Businessman Jay H. Harris was not famous outside of theatrical circles in South Florida. But within that community, Harris was revered for his incalculable investment of time, advice and money that fueled its evolution from a region known for dinner theater into a significant center of theatrical excellence.
Harris of Boca Raton died Friday at Holy Cross Hospital in Fort Lauderdale at age 77 from complications during surgery to repair a prior hip replacement, publicist and friend Savannah Whaley wrote in an email late Friday evening
Harris quietly, often anonymously underwrote scores upon scores of productions in South Florida, sometimes at major institutional theaters with six-figure budgets, sometimes providing crucial support for companies operating on a shoestring in venues the size of a living room.
One company he helped was The Promethean Theatre in Davie. Co-founder Deborah L. Sherman wrote early Saturday, “Just say that without Jay Harris, South Florida theater could not have existed…. It would have collapsed without his patronage of the entire community.”
Funding often came with the hands-on unvarnished and even blunt input resulting from decades of experience as a producer on and Off-Broadway as well as across the U.S., Canada, England and Scotland. Among the best-known productions he developed were Say Goodnight, Gracie, Rupert Holmes’ one-man show about George Burns, and the world premiere of the Pulitzer Prize-winning Anna in the Tropics.
The scope of his involvement ranged from donating money to more than a dozen shows in a season to buying old but comfortable chairs from University of Miami’s Ring Theater and donating them to the Hollywood Performing Arts theater which had been making do with uncomfortable wooden seats.
Often, his choice of shows to back were controversial in subject matter or tone, such as many shows at GableStage, thereby expanding the definition of mainstream theater in the region.
For instance, Rafael de Acha, artistic director at New Theatre in Coral Gables, told Christine Dolen of the Miami Herald in 1999 that the company’s award-winning production of Tony Kushner’s Angels in America probably wouldn’t have happened without Harris.
“When we were going to do Angels in America, we approached every funding source we could think of, but people didn’t want to fund something that might be controversial,” de Acha told Dolen. “Jay gave us a loan on very generous terms, then forgave it.”
It was a sentiment repeated over and over this weekend. Richard Jay Simon, founder of Mosaic Theatre in Plantation, wrote, “I loved Jay and miss him already. He was like a third grandfather to me and this is a devastating loss for so many individuals who were fortunate enough to know him.”
“It’s impossible to create metrics to evaluate his effect on theater but I will unequivocally say, that without Jay Harris, many theaters would not have survived as long as they did, if at all.”
“His greatest gift was not with his wallet but with his profound wisdom and guidance,” Simon wrote. “He was so smart, so savvy. I had the honor of having dinners with him just about every Monday night at Pizza Time in Boca Raton for years. We would strategize, bullshit, laugh, brainstorm and discuss everything about theater. Other topics, too, but mostly theater. He loved theater, he was and is theater. He knew the theatrical landscape of this region and far beyond. I learned so much from this man and am simply heartbroken. He was my mentor. He was my friend. He was also blunt and I appreciated it. It could be an opening night of a show and if he thought it sucked, he would tell you that. You can’t pay for that type of honesty and I always welcomed it. His spirit will forever be tattooed on my heart.”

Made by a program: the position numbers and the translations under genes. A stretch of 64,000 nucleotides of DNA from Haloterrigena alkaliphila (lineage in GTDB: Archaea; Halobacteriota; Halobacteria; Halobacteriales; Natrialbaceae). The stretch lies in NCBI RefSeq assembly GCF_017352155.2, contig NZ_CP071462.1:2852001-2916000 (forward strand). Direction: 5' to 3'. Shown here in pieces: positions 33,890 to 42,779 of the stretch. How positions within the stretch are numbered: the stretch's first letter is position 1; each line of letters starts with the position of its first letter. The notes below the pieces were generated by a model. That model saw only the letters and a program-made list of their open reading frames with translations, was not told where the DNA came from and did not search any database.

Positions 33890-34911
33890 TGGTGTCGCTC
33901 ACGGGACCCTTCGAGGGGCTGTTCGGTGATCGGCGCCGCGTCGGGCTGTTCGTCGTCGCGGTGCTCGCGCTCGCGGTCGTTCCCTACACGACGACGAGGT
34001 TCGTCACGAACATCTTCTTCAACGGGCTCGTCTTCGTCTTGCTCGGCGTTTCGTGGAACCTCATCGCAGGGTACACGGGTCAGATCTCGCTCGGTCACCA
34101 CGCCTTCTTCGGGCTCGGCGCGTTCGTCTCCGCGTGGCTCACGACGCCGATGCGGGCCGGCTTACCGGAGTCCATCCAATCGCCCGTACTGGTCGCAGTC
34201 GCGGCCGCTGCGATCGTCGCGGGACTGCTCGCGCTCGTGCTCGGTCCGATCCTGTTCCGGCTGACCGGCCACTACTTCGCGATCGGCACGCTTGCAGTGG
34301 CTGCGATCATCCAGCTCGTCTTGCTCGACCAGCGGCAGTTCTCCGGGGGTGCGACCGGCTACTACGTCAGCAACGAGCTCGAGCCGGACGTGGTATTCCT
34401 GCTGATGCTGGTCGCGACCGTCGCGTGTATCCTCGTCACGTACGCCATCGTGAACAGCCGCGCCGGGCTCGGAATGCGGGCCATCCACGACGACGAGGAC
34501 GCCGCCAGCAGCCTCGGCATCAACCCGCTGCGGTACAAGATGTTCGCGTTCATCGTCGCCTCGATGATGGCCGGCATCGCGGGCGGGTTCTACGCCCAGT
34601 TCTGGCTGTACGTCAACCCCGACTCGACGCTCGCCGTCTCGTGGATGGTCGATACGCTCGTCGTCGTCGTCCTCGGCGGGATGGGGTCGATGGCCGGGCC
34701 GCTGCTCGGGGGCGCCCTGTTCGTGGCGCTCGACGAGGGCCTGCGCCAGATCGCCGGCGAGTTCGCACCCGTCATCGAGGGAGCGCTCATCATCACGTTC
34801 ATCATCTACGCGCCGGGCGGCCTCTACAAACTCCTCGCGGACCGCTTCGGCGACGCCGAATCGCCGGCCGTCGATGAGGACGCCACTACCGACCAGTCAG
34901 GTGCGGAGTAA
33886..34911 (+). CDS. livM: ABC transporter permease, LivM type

In the spring of 2012, Harris received the highest award the local theater community can bestow: the George Abbott Award for Outstanding Achievement in the Arts from the Carbonells. In accepting that award, he spoke of how the theater had changed without highlighting his role in it:
“There wasn’t a theater scene like there is today when I first came down in 1973. I came back in 1978. The Carbonells were three years old then and the only two companies still around from those days are The Caldwell and M Ensemble,” he said.
“By 1980, South Florida became my permanent residence. My involvement in local theater once again started with me in the audience. I was dating someone from out of the area who would spend several days a month in South Florida and while she was here we would take in theater.
“By going to theaters, I became exposed to who I would call the pioneers who laid the foundation for what we have today, such as Zev Buffman, Brian C. Smith, Ruth Foreman, Vinnette Carroll, Jan McArt, Burt Reynolds and others. They worked hard, developed audiences and gave many local actors and directors their starts.
“Today, South Florida theater is vibrant. It enriches our community and serves as a launching pad. Local actors appear on TV shows and are cast in national tours. Our colleges offer more theater courses and degrees. We have good, strong theater for musicals and straight plays. With the faster pace of licensing, our theaters are able to present newer work in good productions on an ongoing basis. Original new work also begins here.”
His straight-talking delivery of his opinions endeared him to some and alienated others. Veteran actress Barbara Bradshaw wrote, “Jay could be blunt, irascible, and the best lunch date a person could ever ask for. He loved South Florida theater and his support was directly responsible for a large portion of it’s growth, survival and ongoing success… often quietly and behind the scenes… not for recognition, but for what he believed in. He also had a huge heart, blushed when hugged… and a wealth of knowledge that never ceased to amaze me. He had for a while, been a dear friend…. “